But there are two sides of the coin that’s been specifically on my heart this week.

  1. Dads, please love your daughters.

To know me is to know that I deeply loved my Daddy. There were few moments I treasured more than going to lunch with him, seeing a movie with him, or just spending time with him.  I loved doing ministry alongside of him.  I loved watching him love and serve everyone around him so well.

But to know me well is to know that my relationship with my Dad wasn’t always easy.  I was always a Daddy’s girl when I was little.  He was just so captivated by me for no reason at all.  I kind of took advantage of it like any baby girl would.  I remember he got a brand new truck when I was 4 that terrified me because it was so tall.  So to get over my fear, he sat with me in the front seat and showed me how I could press all of the buttons on the radio.  All of his programming was reset and I was sold that I could ride in this big, scary truck after all.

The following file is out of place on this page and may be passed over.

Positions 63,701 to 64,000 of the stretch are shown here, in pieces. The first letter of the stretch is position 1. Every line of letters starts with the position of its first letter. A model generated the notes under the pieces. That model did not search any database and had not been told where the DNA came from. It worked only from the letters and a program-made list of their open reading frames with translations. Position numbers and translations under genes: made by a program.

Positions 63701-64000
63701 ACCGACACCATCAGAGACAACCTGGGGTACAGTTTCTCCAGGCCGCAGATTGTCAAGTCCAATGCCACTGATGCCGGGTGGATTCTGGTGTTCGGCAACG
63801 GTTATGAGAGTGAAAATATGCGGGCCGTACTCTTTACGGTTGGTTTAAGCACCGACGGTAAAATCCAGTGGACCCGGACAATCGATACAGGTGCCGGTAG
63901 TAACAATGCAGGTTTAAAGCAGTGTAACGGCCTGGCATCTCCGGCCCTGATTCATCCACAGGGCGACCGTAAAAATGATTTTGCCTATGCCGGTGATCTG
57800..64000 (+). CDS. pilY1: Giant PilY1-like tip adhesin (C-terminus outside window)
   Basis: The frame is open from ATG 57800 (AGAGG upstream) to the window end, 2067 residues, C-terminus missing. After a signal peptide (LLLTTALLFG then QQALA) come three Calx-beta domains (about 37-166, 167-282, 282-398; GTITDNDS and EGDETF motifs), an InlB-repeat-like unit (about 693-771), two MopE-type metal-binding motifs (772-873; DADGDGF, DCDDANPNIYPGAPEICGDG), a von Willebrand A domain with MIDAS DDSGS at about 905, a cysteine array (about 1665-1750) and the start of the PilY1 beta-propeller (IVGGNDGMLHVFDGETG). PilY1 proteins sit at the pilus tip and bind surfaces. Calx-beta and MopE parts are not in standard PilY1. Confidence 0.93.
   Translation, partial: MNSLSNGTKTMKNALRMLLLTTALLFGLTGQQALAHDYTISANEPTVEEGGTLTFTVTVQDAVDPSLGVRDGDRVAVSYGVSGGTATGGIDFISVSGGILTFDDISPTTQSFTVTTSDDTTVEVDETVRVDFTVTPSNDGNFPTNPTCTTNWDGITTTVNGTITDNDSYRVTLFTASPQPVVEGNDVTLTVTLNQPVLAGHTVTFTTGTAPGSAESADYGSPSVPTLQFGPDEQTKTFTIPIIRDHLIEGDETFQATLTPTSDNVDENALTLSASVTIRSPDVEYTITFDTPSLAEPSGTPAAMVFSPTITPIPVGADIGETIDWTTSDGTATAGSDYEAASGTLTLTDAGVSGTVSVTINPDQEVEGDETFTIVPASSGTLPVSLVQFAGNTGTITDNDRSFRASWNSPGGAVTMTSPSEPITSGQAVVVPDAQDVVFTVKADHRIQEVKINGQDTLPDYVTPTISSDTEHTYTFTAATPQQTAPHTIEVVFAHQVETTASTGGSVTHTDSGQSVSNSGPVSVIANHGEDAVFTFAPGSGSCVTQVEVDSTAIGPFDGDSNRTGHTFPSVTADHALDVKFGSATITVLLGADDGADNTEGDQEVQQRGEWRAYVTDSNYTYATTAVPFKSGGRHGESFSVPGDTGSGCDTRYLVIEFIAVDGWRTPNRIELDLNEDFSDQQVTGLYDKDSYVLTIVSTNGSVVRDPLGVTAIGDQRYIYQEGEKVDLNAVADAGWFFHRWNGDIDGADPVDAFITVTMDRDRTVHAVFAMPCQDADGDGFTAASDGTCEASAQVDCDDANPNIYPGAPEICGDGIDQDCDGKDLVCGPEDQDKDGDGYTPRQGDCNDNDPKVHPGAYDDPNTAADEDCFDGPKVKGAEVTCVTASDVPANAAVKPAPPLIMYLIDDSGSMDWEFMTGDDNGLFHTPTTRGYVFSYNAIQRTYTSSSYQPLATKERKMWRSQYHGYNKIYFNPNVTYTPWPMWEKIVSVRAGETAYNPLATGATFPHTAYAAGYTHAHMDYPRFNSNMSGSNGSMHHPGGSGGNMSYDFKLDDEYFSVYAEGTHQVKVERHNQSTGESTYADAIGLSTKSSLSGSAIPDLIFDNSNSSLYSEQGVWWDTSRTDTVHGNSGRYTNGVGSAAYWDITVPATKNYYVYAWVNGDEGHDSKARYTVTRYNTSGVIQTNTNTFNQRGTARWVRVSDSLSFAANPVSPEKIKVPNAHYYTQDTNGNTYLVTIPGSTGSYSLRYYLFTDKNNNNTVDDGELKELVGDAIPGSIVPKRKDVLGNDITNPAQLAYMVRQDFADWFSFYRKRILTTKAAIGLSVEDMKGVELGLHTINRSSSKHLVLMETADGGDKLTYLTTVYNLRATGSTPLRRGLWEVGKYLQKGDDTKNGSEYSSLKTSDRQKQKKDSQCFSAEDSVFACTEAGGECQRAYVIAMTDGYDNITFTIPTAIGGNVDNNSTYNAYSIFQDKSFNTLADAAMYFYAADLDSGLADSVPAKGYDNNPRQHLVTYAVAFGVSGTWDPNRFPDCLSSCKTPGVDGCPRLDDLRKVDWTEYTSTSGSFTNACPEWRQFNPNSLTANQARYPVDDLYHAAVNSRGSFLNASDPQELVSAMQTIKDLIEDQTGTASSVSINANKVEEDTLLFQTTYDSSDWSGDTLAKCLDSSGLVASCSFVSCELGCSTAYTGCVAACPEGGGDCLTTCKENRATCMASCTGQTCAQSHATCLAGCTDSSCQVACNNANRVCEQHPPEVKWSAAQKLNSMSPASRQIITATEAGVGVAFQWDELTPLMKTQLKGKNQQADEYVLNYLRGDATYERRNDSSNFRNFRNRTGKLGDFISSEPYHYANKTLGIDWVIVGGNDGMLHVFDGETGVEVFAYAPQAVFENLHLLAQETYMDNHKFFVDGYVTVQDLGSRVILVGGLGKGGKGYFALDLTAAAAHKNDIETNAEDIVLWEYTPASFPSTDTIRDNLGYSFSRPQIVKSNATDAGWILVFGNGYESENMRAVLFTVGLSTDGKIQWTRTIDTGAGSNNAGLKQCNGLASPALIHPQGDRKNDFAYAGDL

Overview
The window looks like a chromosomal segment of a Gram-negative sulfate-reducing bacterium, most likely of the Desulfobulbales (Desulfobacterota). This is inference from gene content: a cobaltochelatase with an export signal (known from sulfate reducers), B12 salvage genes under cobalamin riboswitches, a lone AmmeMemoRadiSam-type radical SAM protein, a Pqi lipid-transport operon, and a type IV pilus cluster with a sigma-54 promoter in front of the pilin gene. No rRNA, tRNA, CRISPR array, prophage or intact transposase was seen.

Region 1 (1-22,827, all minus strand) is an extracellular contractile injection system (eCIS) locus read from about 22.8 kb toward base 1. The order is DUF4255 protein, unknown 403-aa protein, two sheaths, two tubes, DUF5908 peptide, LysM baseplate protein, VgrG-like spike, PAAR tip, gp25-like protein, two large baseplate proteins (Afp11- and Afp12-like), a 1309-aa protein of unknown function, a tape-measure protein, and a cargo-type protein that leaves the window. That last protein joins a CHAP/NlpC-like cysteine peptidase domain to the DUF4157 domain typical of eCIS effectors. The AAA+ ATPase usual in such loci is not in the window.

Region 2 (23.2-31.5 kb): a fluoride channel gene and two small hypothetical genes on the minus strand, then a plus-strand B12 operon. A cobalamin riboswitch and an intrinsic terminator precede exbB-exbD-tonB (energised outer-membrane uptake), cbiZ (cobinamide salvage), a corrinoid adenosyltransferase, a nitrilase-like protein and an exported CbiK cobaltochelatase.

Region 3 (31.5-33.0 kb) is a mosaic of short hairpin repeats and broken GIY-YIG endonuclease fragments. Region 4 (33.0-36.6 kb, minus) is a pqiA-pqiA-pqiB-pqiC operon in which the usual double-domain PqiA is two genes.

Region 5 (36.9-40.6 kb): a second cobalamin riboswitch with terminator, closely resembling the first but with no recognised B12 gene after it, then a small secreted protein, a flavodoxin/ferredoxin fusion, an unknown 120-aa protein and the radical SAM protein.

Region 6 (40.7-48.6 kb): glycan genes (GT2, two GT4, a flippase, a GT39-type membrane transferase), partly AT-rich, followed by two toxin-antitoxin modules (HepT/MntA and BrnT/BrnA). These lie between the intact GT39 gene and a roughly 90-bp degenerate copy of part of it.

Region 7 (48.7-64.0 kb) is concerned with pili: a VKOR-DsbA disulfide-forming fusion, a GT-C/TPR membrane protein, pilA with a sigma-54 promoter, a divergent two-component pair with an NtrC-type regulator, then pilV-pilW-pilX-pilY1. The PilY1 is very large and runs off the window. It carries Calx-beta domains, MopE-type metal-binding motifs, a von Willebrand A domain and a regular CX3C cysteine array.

But as I transitioned into being a teenage girl- a dark and scary journey- our relationship became all the more strained.  I blamed him for some issues in my own heart and he had to prioritize some things going on at work and we eventually reached a point that we weren’t even on speaking terms.  It’s hard to imagine now.

But I remember being wrecked by it.  I was so mad at him and so hurt by him, yet desperately craving a relationship with him.  And my Dad, being the loving, selfless guy that he was, talked with a staff member at our church and began pursuing me.  He wrote me letters about what he loved about me.  Things I never thought he noticed.  He found things we could do together and we did them constantly.  He gave me space to talk about ways I was hurt by him and he cried and told me he loved me.

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The thing is, you don’t have to be perfect to be a good Dad.  In a lot of ways, you just have to be there.  And please don’t give up.  Go to her games and recitals and look up from your e-mail on your phone.  Ask her how her day was at dinner.  Spend some time with some of her friends.  Your presence and your interest in your daughter’s life can truly make a world of difference.